Maryland bankers have found a way to oppose a key industry bill without appearing to be obstructionists. They're saying both yes and no to a proposal that would allow full interstate banking in the state.
The bill, proposed by Del. Casper R. Taylor Jr. (D-Allegany), chairman of the House Economic Matters Committee, would permit any out-of-state bank to enter Maryland if the institution's home state grants Maryland banks the same privilege under reciprocal agreements.
A reciprocal interstate banking law passed by the General Assembly in 1985 limits entry into the Maryland banking market to financial institutions from the District and 14 middle Atlantic and southeastern states. Maryland bankers are willing to support a change in the current interstate banking law only if the effective date is delayed until 1991, and not July 1, 1988, as Taylor suggests.
To say that the slight shift in the industry's position is a sign of progress would be stretching the truth, but that's more than Maryland bankers were willing to concede just two months ago.
Still, the "progressive view," acknowledged by Maryland bankers in published reports last week, has changed little since the debate preceding passage of the 1985 law. The argument against full interstate banking then -- a legitimate one, indeed -- was that Maryland banks needed time to consolidate and strengthen their positions in the market before being forced to compete against larger national banks. After nearly two years in which most of that has been accomplished, the arguments being made by Maryland bankers remain pretty much the same.
However, the development of a stronger banking industry in Maryland since passage of the limited interstate banking law two years ago refutes the argument that a delay until 1991 is necessary. Taylor's assertion last fall that interstate banking has strengthened Maryland's economy is supported by several studies of the state's banking industry and the economy in general.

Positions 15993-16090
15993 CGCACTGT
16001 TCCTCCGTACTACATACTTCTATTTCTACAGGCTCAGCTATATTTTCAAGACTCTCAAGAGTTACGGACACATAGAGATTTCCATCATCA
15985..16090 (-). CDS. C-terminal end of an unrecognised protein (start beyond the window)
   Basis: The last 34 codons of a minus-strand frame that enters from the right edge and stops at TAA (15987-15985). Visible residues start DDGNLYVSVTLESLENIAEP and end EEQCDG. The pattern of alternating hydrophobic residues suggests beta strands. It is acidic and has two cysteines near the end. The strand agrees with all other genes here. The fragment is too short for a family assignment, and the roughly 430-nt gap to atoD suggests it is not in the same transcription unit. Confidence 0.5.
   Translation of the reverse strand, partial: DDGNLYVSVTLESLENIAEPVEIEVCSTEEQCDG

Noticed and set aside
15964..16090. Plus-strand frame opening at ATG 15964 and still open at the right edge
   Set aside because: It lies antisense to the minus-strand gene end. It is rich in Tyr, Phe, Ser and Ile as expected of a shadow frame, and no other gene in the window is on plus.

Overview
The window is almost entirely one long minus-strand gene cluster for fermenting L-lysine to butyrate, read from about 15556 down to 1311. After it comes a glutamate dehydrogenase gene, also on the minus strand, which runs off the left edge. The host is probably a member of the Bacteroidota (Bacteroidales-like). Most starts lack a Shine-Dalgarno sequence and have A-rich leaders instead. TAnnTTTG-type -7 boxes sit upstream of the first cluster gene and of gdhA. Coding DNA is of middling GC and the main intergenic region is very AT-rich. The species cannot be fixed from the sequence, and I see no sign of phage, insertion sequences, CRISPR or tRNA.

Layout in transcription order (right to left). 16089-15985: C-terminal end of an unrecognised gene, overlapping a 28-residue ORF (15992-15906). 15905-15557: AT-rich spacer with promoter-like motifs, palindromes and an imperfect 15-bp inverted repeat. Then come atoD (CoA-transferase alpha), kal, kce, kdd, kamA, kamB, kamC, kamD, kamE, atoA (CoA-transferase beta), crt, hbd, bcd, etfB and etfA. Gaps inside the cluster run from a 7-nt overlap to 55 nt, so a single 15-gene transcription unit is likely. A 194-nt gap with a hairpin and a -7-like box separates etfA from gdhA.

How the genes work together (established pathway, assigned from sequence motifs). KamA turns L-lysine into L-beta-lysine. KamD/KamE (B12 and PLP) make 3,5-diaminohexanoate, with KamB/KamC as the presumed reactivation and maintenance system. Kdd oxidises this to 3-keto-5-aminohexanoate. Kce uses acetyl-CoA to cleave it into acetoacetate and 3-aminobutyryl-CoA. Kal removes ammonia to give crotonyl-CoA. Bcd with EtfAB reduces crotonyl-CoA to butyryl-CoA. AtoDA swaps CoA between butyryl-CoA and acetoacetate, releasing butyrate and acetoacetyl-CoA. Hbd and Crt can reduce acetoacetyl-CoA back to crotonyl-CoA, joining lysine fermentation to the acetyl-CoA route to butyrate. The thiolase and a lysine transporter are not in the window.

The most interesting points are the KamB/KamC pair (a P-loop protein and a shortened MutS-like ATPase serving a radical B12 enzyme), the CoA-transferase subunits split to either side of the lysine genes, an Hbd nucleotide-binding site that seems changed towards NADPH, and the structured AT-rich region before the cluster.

One study shows that assets held by the 22 largest bank companies in the Washington-Baltimore region increased $59 billion in the pastInterstate banking legislation has "undoubtedly resulted in a profound and positive impact on the growth of financial institutions." -- P. Wesley Foster two years. The study, issued last month by the Washington-Baltimore Regional Association, an alliance of business leaders in the region, shows Maryland's leading bank companies had substantial gains in assets and deposits during the two-year period.
Interstate banking legislation has "undoubtedly resulted in a profound and positive impact on the growth of financial institutions" in the region, P. Wesley Foster, the association's president, said in a statement accompanying the study.
Maryland officials also have cited the impact of interstate banking as a major contributor to the high ratings given the state's banks in a recent study by IDC Financial Publishing of Wisconsin. The study, which was based on an analysis of banks' financial strength in the second quarter of 1987, put Maryland in the "excellent" category.
Favorable economic conditions in the state and the continued improvement of its banks are strong arguments for beginning the next phase of interstate banking in Maryland. What's more, the big bogeyman that local bankers spotted in every money-center bank is hardly a threat these days. Taylor's perceptive comment a few months ago on the fear that small banks in the state would be swallowed up by big national bank companies is worth repeating. "If we hadn't already let in two of the Broadway monsters," he said, referring to New York's Citicorp and Chase Manhattan Corp., "it would be a different thing."
Citicorp, Chase and Pittsburgh's Mellon Bank were given special permission to operate banks in Maryland after agreeing to buy troubled thrifts or make specific investments in the state.
Most experts agree that many of the major banks outside the region are less inclined today to undertake acquisitions in areas far removed from their primary markets. Earnings problems and shaky foreign loans have forced money-center banks to lower their sights for now.
Moreover, the collapse of the stock market in October has increased uncertainty about the national economy, causing many banks to reassess their expansion plans.
Realistically then, a national reciprocal banking law in Maryland can only strengthen the state's position in the shift of banking power to so-called super regional bank companies in the Southeast.
Given the rapid restructuring that is occurring in the banking industry, it's possible that by delaying the process until 1991, Maryland could very well miss a window of opportunity that won't be available then.